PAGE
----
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Climate change threatens coastal life as we know it

An endangered right whale breaches on a sunny day off the coast of Georgia
Right whales are endangered again as their feeding grounds are threatened. Photo: Georgia Department of Natural Resources, Permit # 15488

The Gulf of Maine is getting warm — quick. From 2004–2013, sea temperatures there rose faster than almost any other location on Earth.

Why it matters: The Gulf is home to a number of endangered species, and the fisheries there bring in several billion dollars per year to the U.S. and Canada, but the Gulf’s future hangs in the balance. Researchers are scrambling to understand what the warming water means for the people and animals who rely on the ecosystem, particularly as the changes there provide a glimpse into the future of coastlines around the world.

Why it's warming

The Gulf of Maine lies at the intersection of several major ocean currents, including the Atlantic meridional overturning circulation, which moves dense, cold water down and toward the equator. Fresh water from melting sea ice seems to be weakening this current, which could be causing the Gulf to warm faster than other regions.

A combination of cold winters, warm summers, and dramatic tides make the Gulf one of the most productive ecosystems in the ocean. It's a critical habitat for right whales, seabirds like puffins, humpback whales, bluefin tuna and other species.

“If it changes, it will have effects on all of those animals. But it’s also a human place. There are important social and cultural connections people have with this water. If a town loses its identity as a fishing community, it loses part of its history in addition to the economic losses.”
— Andrew Pershing, chief science officer at the Gulf of Maine Research Institute

The impact

Lobster: On the surface, lobster populations appear to be doing well. Sustainable fishing practices and colder temperatures in the northern part of the Gulf have brought in record hauls since 2010. But in Southern New England, the fishery has crashed, with populations declining and the remaining lobsters moving north.

Cod: Climate change and overfishing caused population numbers to fall well beyond sustainable levels. Although there’s active debate over just how many cod remain, everyone agrees numbers are much lower than they used to be.

  • And because of how New England fishing quotas work, low cod populations mean some fishermen are forced to stop fishing for other species that live in the same area, like pollock and halibut.

Herring & Puffins: Climate change has caused herring populations to shift — with consequences for the shorebirds that rely on them. Without herring, puffin parents resort to bringing their babies butterfish. Unlike herring, which are perfectly shaped for young puffin-mouths, butterfish are round. The baby puffins are choking and starving.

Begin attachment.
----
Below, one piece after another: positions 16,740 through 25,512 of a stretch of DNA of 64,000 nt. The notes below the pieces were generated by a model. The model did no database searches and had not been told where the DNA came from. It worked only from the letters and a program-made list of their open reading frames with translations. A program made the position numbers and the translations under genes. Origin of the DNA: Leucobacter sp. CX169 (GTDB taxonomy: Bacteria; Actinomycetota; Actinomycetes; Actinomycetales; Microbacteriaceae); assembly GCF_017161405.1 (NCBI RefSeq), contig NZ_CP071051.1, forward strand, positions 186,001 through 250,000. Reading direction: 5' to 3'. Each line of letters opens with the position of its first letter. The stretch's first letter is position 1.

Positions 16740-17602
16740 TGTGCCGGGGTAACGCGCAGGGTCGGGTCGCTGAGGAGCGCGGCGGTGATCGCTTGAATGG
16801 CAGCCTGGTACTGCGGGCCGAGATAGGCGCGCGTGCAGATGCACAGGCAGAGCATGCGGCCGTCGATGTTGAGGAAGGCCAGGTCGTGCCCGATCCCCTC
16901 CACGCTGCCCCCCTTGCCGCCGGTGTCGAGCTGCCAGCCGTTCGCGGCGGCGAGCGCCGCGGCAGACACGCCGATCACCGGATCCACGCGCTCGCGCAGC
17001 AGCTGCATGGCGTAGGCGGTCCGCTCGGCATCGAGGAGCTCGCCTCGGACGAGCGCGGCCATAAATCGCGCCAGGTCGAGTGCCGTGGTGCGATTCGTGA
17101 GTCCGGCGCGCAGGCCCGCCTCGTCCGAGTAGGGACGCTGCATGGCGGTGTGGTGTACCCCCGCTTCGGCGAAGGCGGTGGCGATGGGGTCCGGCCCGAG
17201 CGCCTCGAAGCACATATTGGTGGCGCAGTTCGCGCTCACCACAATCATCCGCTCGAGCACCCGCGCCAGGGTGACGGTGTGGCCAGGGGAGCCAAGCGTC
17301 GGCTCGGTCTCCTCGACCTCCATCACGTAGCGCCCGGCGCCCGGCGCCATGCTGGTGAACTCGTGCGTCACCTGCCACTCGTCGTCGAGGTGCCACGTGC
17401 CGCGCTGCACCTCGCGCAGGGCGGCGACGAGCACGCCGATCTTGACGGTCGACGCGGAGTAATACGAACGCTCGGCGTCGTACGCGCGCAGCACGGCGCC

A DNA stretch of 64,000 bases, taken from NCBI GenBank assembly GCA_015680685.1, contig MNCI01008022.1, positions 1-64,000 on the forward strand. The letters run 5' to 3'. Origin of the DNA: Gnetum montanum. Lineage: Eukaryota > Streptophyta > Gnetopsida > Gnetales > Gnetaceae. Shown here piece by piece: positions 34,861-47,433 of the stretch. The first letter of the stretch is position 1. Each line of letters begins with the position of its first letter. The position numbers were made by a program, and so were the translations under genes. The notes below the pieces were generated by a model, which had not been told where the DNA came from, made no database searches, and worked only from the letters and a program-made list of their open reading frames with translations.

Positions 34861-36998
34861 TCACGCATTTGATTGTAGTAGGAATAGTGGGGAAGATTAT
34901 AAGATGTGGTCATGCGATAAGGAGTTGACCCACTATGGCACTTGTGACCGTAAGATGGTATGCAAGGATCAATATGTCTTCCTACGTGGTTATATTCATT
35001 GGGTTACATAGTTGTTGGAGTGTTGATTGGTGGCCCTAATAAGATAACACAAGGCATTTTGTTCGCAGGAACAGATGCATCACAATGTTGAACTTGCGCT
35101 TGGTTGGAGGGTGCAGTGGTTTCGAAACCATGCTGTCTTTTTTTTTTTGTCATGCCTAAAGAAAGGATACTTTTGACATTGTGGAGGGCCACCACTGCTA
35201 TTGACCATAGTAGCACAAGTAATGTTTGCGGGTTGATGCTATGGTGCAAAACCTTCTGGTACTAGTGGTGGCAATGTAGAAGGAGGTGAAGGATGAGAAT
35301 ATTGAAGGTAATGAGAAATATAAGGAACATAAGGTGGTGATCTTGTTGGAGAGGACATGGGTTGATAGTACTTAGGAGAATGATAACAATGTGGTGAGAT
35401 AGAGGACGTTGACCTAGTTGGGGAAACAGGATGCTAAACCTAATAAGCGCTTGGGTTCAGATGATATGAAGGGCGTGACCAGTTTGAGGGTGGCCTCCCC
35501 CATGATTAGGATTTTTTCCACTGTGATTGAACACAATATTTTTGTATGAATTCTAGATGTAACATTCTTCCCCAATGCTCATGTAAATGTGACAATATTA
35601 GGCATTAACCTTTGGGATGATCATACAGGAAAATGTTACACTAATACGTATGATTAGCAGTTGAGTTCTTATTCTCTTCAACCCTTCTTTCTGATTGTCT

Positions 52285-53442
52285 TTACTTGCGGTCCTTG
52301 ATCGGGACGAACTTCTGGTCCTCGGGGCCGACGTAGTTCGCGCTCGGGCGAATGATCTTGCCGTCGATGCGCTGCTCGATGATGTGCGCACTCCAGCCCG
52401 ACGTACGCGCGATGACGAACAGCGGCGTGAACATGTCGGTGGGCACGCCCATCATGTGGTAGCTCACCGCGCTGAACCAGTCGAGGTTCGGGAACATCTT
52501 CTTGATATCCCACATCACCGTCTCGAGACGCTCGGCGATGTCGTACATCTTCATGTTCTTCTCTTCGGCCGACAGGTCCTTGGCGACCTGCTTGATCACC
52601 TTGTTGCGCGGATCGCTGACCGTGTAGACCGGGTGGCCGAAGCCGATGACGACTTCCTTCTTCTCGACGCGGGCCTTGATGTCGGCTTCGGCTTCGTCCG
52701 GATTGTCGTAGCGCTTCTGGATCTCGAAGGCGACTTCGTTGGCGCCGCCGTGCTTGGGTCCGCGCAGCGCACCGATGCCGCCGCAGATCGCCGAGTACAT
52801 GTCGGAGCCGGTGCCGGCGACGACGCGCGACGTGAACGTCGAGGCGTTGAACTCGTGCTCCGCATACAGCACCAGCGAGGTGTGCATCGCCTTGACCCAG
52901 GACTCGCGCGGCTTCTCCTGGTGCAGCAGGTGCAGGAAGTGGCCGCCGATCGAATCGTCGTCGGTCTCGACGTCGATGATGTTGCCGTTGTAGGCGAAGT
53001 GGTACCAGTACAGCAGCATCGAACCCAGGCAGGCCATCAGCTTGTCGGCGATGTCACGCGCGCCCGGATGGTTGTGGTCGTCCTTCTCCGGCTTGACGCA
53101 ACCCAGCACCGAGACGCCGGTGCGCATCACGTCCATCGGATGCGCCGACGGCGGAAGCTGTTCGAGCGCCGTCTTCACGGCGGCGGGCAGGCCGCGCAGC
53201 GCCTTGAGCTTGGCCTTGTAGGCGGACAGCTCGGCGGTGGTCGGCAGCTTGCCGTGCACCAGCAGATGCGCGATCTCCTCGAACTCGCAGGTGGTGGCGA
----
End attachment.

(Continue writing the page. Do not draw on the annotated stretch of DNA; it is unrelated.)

Sea turtles: Records of sea turtles in the Gulf of Maine go back hundreds of years, and as their populations have increased, so have sightings. But sea turtle strandings, caused when turtles get caught by the hook of Cape Cod and freeze in cooling winter waters, have been increasing at rates faster than the population is rising.

  • Scientists suspect Gulf warming might be drawing more turtles in, or making them stay longer, putting them at risk once winter comes.
  • Go deeper: We travelled to the National Aquarium in Baltimore, where some of these turtles were being rehabilitated.

Plankton: Calanus, a planktonic animal the size of a grain of rice, is the preferred food of right whales and at the center of the Gulf of Maine food chain. “If you asked an oceanographer to pick one species that would represent the North Atlantic, it would be calanus,” Pershing says.

  • Starting in the 1960s and until 2013, the National Marine Fisheries Service tracked calanus distribution and found a decline. But funding for the research halted, so current distributions are unknown. However, many studies project further declines in calanus abundance as waters warm.

Right whales: Last year, critically endangered right whale populations moved northward, out of the Gulf of Maine and into the Gulf of St. Lawrence, presumably to search for food. But it’s unclear if they found it — this year, for the first time in decades, there were no calves born, which can happen when food is scarce.

Distant visitors: Fish that are not normally found north of Cape Cod have been entering the area, in record numbers. Fishermen report catching sailfish, black seabass, squid, and blue crab, all of which are native to much warmer climates.

The bottom line: When we talk about warming waters, we often talk about shifting populations. Questions revolve around whether or not species will move north fast enough to survive rapidly warming waters. But the recent warming in the Gulf reveals something dramatic: even if animals like right whales follow the cold water north, the habitats they’re entering may not be able to support them.

“You’re not just sliding game pieces north on the map,” Pershing says. “The Gulf of Maine is really special.”
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